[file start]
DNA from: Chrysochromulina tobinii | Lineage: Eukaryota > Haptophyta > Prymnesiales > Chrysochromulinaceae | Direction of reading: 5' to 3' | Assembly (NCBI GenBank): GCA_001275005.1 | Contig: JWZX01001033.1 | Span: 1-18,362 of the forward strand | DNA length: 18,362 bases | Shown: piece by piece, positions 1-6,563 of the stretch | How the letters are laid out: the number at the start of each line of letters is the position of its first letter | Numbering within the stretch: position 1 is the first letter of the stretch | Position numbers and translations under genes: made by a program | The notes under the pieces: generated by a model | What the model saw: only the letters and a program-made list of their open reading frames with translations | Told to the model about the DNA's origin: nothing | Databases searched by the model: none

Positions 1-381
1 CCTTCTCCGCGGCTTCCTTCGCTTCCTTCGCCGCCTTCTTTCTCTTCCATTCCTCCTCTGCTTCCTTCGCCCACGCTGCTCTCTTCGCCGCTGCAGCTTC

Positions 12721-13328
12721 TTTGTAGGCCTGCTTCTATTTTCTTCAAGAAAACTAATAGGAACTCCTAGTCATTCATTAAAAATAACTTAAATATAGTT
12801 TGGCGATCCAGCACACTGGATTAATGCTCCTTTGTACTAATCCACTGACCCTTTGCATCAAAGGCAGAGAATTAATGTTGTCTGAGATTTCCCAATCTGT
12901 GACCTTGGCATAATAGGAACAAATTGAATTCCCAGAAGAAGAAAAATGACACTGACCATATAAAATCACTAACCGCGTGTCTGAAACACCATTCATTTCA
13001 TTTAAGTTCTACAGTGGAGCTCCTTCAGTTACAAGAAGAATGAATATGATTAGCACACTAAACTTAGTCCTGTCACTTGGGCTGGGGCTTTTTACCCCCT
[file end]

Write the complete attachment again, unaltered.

DNA from: Chrysochromulina tobinii | Lineage: Eukaryota > Haptophyta > Prymnesiales > Chrysochromulinaceae | Direction of reading: 5' to 3' | Assembly (NCBI GenBank): GCA_001275005.1 | Contig: JWZX01001033.1 | Span: 1-18,362 of the forward strand | DNA length: 18,362 bases | Shown: piece by piece, positions 1-6,563 of the stretch | How the letters are laid out: the number at the start of each line of letters is the position of its first letter | Numbering within the stretch: position 1 is the first letter of the stretch | Position numbers and translations under genes: made by a program | The notes under the pieces: generated by a model | What the model saw: only the letters and a program-made list of their open reading frames with translations | Told to the model about the DNA's origin: nothing | Databases searched by the model: none

Positions 1-381
1 CCTTCTCCGCGGCTTCCTTCGCTTCCTTCGCCGCCTTCTTTCTCTTCCATTCCTCCTCTGCTTCCTTCGCCCACGCTGCTCTCTTCGCCGCTGCAGCTTC

Positions 12721-13328
12721 TTTGTAGGCCTGCTTCTATTTTCTTCAAGAAAACTAATAGGAACTCCTAGTCATTCATTAAAAATAACTTAAATATAGTT
12801 TGGCGATCCAGCACACTGGATTAATGCTCCTTTGTACTAATCCACTGACCCTTTGCATCAAAGGCAGAGAATTAATGTTGTCTGAGATTTCCCAATCTGT
12901 GACCTTGGCATAATAGGAACAAATTGAATTCCCAGAAGAAGAAAAATGACACTGACCATATAAAATCACTAACCGCGTGTCTGAAACACCATTCATTTCA
13001 TTTAAGTTCTACAGTGGAGCTCCTTCAGTTACAAGAAGAATGAATATGATTAGCACACTAAACTTAGTCCTGTCACTTGGGCTGGGGCTTTTTACCCCCT